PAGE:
But the reality is there are several good reasons why prices won't fall anytime soon. Here are just six.
1. Population growth
London’s population grows faster than the UK national average and the supply of new houses and apartments. By 2025, the population should hit 9.5 million and 11.3 million by 2050.
To meet growing demand, 40,000–50,000 new homes need to be built each year according to JLL, even though only 24,000 new lodgings are planned each year between now and 2020. So until construction picks up, London is looking at even more acute shortages.
2. Unfulfilled construction potential
The population density in central London (55 inhabitants per hectare) is lower than that of many European capitals like Madrid and Paris (286 and 213 inhabitants/ha respectively).
According to Savills, the British capital has room for another 1.4 million new homes – approximately one million more than the Greater London Authority (GLA) has planned for over the next decade.
3. Dwindling vacancy rates
Only 1.4 per cent of London homes are not permanent dwellings and vacancy rates fell 150 per cent between 2004 and 2014, even in the city’s upmarket districts.
It’s true that very central and expensive areas have more empty homes (24.6 per cent in the City, nine per cent in Kensington and Chelsea and 5.5 per cent in Westminster), but this is mainly because yields on prime residential rentals are too low to be worth it (average 2.9 per cent annual yields).
4. Affordable housing initiatives
Property may not be “affordable” but cheaper credit, lower interest rates and government programmes are enticing people to buy.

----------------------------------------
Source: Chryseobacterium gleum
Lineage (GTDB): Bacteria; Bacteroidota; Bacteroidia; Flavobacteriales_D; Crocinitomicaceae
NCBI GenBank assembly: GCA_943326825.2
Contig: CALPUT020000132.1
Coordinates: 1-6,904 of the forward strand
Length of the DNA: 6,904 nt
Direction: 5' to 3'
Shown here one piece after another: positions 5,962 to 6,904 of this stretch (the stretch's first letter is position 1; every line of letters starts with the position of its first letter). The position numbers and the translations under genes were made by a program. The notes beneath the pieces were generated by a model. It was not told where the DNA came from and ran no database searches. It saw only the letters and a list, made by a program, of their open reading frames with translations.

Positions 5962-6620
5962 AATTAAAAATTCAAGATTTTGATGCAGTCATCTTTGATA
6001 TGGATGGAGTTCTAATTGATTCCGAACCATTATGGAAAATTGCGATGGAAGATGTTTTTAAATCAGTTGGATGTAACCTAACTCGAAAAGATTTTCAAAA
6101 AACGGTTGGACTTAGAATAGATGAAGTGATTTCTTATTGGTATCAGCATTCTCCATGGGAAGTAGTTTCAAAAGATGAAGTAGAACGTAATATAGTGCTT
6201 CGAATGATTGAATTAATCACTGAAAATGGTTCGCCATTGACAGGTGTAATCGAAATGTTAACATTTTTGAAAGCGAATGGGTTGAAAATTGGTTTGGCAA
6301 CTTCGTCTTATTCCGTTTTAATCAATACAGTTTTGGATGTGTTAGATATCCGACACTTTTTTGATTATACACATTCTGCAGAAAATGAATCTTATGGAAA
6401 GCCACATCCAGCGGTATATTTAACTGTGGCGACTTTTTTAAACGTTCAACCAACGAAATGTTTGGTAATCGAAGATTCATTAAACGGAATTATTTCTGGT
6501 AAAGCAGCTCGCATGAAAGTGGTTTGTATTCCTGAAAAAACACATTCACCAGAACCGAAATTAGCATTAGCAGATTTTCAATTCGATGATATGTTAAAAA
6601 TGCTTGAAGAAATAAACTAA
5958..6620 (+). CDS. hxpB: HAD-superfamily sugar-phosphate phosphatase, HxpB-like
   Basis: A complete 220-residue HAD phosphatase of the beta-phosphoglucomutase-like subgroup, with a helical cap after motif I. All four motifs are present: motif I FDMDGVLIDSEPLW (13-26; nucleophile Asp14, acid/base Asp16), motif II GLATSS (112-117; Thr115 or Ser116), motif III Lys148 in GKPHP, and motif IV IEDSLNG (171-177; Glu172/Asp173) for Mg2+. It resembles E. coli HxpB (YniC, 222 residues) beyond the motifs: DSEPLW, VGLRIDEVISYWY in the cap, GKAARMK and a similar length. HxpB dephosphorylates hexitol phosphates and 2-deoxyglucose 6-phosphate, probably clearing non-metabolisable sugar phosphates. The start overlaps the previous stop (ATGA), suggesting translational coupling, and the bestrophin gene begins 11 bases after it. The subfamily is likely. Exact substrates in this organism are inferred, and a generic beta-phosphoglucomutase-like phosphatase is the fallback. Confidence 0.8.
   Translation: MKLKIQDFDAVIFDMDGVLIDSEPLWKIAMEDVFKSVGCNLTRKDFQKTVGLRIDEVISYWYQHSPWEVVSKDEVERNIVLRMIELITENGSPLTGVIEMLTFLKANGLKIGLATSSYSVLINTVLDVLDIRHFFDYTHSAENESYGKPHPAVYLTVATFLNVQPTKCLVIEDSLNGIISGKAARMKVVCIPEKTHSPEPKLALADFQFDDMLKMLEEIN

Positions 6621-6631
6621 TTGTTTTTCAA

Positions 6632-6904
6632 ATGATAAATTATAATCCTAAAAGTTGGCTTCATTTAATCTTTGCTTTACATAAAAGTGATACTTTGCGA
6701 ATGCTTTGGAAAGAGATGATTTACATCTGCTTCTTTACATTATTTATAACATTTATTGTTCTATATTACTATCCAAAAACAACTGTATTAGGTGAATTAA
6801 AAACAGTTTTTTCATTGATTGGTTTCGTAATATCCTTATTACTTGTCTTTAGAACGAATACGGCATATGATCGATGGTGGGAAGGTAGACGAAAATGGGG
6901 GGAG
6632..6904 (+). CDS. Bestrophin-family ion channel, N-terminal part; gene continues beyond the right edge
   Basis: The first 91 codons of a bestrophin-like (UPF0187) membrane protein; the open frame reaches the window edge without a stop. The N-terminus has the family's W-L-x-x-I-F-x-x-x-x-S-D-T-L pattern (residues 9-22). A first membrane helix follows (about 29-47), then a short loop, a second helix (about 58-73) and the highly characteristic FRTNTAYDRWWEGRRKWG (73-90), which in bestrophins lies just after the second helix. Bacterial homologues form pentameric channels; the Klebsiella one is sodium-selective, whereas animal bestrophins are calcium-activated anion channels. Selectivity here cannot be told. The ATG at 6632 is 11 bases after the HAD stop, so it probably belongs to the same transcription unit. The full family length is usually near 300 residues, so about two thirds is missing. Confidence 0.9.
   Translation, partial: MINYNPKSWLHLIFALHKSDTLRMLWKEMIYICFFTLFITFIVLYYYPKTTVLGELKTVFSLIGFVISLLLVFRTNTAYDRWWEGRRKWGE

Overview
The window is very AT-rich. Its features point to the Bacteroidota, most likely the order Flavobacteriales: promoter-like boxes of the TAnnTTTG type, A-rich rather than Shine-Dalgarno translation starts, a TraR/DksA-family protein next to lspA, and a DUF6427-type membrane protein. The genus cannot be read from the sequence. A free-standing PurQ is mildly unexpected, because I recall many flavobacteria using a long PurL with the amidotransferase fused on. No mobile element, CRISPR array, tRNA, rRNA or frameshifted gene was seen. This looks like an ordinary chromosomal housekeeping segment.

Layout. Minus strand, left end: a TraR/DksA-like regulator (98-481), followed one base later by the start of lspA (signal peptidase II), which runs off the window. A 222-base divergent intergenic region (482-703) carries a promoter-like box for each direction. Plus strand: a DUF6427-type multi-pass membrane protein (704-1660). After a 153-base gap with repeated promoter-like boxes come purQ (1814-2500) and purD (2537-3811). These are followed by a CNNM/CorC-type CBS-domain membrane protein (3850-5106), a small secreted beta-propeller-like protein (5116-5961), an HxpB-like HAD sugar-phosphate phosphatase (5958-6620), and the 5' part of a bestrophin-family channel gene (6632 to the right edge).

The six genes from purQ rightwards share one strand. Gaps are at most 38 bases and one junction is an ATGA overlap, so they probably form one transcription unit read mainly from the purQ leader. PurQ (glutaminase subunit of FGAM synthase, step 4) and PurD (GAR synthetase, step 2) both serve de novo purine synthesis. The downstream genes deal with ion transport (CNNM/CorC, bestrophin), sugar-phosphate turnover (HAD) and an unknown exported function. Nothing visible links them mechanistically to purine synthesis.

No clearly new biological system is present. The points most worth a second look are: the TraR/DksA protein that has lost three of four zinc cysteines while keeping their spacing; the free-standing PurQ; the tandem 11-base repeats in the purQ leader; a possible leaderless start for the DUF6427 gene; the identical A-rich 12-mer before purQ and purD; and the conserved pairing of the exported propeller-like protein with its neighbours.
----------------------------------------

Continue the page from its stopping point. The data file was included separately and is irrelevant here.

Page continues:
The help to buy programme supports new house purchases up to £600,000 in London with 40 per cent financed by the government (no interest for five years). This preferential rate means that a buyer can make a five per cent deposit and get a mortgage for the remaining 55 per cent.
Another programme, Starter Homes, grants a discount of at least 20 per cent off the price for first-time buyers under 40.
Plus, there's the Lifetime Isa - yet to be tested, but another part of the government's efforts to keep the property market moving.
Read more: The fried chicken guide to house prices
5. Tempered price growth
House prices in London were twice the UK average by 2013 and 20 per cent more expensive than anywhere else by 2014, but that hasn’t stopped price growth.
Between 2005 and 2015, the average value of a London home rose from £233,758 to £456,228, compared to a national average house price of just £197,044 last year.
Annual price growth in prime Central London slowed from 4.6 per cent in January 2015 to 1.2 per cent in January 2016 while sales volumes fell by 17 per cent during the last six months of 2015 versus 2014. This is due to government efforts like higher stamp duty and the introduction of capital gains tax for non-residents.
Tempered growth may be disappointing to some who are still seeking those double-digit surges - but are infinitely preferable to the alternative.
6. The Crossrail effect
The new high-speed Crossrail link, due to launch in late 2018, has already had a very healthy impact on house prices along the route - and all the forecasts are that this will continue up to and after the newly rebranded Lizzy Line goes live.
Between the second quarter of 2008 and the third quarter of 2014, property values near Bond Street grew three times faster than places further from the rail link. But now is the turn of outer reaches of London to see house prices grow, with the likes of Hounslow and South Ruislip becoming hot spots.
It's not just the transport link of course, but what it brings: developments in areas such as Woolwich are making previously less desirable parts of the capital suddenly very desirable indeed.